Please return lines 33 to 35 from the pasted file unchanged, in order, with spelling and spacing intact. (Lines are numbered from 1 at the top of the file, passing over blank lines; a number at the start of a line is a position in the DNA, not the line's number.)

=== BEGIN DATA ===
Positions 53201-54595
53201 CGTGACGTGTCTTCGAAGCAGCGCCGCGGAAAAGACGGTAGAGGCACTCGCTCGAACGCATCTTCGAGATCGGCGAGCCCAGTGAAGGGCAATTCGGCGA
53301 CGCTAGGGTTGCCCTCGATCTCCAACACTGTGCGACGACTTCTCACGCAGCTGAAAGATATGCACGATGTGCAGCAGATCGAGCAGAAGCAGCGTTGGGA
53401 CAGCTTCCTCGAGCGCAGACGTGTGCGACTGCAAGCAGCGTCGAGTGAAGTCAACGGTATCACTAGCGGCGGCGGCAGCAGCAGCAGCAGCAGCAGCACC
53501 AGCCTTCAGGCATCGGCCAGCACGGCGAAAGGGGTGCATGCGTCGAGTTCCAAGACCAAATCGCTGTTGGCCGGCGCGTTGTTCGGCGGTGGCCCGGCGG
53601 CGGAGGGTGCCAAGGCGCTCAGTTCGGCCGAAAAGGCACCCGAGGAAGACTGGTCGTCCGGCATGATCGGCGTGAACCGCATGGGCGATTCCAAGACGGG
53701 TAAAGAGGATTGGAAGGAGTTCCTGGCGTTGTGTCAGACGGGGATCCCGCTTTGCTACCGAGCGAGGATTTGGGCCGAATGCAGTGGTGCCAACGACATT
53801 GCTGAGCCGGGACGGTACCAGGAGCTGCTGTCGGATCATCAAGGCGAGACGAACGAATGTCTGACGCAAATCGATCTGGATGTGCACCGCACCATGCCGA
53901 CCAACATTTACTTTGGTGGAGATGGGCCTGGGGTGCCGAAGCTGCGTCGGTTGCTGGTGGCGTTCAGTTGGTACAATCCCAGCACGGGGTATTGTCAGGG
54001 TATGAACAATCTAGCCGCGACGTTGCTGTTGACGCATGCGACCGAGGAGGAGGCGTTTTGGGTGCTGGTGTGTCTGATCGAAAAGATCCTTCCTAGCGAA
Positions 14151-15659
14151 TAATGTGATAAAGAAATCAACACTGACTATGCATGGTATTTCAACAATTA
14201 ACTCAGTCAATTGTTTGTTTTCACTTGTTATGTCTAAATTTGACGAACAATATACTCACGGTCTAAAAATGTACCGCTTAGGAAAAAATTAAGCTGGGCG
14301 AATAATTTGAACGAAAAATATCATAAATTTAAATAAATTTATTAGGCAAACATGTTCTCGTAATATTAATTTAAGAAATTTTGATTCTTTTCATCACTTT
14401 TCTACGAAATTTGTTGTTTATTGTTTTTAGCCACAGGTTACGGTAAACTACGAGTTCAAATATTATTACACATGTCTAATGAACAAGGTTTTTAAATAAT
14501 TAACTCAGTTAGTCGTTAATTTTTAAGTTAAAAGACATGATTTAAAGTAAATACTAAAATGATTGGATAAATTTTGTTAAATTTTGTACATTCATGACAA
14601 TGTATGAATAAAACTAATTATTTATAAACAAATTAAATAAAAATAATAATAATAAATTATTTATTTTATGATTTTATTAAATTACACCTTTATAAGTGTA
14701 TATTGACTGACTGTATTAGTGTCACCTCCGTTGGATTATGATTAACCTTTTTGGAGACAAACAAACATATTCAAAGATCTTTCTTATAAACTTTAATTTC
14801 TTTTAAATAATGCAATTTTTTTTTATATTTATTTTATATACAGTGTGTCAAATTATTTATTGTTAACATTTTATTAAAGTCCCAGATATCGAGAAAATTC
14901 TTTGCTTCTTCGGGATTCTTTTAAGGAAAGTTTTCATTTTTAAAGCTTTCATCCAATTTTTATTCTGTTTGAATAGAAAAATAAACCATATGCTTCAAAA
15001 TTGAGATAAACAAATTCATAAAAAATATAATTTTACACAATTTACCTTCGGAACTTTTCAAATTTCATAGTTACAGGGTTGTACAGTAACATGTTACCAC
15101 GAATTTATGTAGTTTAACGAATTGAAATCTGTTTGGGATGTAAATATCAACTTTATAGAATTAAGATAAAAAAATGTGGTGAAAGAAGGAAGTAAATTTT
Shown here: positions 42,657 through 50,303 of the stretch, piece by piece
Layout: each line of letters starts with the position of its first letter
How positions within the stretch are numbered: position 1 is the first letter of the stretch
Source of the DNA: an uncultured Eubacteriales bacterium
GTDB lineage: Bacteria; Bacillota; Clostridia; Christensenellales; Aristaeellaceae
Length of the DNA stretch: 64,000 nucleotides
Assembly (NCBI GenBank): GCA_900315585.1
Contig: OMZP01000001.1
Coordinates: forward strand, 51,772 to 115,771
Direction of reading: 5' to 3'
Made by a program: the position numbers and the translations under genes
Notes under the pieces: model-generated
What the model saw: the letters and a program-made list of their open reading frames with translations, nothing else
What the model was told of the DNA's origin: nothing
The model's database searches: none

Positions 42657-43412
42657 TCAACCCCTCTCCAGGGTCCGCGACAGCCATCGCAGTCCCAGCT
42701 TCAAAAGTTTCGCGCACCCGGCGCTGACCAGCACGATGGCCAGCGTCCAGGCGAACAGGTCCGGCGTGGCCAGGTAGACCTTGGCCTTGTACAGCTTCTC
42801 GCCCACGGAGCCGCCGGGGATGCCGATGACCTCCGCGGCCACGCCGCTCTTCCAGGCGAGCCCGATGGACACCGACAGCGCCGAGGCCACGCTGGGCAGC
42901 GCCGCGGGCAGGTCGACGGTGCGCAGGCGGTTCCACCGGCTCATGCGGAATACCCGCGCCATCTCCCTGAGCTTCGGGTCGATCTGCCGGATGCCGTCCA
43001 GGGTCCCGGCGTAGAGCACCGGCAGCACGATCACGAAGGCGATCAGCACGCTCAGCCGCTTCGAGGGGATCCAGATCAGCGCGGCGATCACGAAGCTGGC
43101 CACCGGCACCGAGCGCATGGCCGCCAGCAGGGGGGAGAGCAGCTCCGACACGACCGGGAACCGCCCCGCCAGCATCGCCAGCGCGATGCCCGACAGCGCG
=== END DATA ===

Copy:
Made by a program: the position numbers and the translations under genes
Notes under the pieces: model-generated
What the model saw: the letters and a program-made list of their open reading frames with translations, nothing else